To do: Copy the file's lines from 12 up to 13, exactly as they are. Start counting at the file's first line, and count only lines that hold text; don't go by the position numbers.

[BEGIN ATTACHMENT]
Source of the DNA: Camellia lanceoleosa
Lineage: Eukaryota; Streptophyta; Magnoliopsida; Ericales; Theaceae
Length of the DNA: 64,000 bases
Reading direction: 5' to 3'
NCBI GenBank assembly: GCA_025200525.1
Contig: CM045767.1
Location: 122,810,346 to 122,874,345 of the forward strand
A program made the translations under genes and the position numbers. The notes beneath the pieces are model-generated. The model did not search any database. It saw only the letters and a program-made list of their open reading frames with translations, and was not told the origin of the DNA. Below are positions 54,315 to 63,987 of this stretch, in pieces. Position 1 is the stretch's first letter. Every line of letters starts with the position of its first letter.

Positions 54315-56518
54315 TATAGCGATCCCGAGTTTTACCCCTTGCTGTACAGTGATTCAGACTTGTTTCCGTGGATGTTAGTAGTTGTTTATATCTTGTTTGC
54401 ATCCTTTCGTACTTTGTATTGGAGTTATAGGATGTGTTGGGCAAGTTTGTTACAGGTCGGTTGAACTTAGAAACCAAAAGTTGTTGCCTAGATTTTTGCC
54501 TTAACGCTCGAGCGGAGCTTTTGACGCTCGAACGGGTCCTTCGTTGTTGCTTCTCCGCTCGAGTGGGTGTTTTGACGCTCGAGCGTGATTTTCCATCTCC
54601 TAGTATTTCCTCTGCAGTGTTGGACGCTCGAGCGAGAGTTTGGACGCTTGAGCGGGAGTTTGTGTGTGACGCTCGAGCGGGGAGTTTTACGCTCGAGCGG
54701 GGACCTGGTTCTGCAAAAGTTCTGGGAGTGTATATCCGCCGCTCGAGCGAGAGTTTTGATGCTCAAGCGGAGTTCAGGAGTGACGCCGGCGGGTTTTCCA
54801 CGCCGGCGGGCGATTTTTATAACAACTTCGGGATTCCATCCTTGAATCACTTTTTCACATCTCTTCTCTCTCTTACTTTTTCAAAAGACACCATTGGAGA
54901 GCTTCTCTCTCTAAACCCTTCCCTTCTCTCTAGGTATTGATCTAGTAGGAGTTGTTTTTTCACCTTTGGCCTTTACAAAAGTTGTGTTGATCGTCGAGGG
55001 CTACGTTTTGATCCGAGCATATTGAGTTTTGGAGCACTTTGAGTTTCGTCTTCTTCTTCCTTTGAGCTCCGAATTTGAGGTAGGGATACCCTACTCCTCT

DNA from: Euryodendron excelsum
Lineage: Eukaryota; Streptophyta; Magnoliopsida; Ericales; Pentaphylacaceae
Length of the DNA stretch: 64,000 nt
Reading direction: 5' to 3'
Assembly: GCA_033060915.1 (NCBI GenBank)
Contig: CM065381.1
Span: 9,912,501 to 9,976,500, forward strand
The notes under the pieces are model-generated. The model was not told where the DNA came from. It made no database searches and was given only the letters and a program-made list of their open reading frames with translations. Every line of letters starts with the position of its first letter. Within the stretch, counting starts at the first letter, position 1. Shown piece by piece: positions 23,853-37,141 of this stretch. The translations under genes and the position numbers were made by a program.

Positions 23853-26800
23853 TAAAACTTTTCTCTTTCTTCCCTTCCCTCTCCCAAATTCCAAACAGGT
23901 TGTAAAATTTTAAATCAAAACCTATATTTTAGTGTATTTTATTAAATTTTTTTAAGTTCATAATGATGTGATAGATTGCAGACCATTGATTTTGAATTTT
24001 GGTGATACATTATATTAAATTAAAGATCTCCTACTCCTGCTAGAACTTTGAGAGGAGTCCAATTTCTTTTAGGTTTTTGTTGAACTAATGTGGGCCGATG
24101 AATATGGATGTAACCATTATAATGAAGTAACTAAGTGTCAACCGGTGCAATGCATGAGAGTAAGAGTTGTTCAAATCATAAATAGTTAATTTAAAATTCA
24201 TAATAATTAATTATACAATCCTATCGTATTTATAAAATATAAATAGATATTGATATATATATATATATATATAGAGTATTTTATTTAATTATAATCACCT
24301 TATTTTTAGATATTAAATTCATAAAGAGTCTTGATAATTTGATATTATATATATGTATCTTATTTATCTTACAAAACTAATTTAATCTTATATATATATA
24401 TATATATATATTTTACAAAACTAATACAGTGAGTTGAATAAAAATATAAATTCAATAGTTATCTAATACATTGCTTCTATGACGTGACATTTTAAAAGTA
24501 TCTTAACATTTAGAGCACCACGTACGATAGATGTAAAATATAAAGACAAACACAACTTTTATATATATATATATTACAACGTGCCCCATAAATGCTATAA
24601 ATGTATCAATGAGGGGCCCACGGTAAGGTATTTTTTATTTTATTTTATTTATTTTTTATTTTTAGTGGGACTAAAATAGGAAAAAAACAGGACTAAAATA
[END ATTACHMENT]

54501 TTAACGCTCGAGCGGAGCTTTTGACGCTCGAACGGGTCCTTCGTTGTTGCTTCTCCGCTCGAGTGGGTGTTTTGACGCTCGAGCGTGATTTTCCATCTCC
54601 TAGTATTTCCTCTGCAGTGTTGGACGCTCGAGCGAGAGTTTGGACGCTTGAGCGGGAGTTTGTGTGTGACGCTCGAGCGGGGAGTTTTACGCTCGAGCGG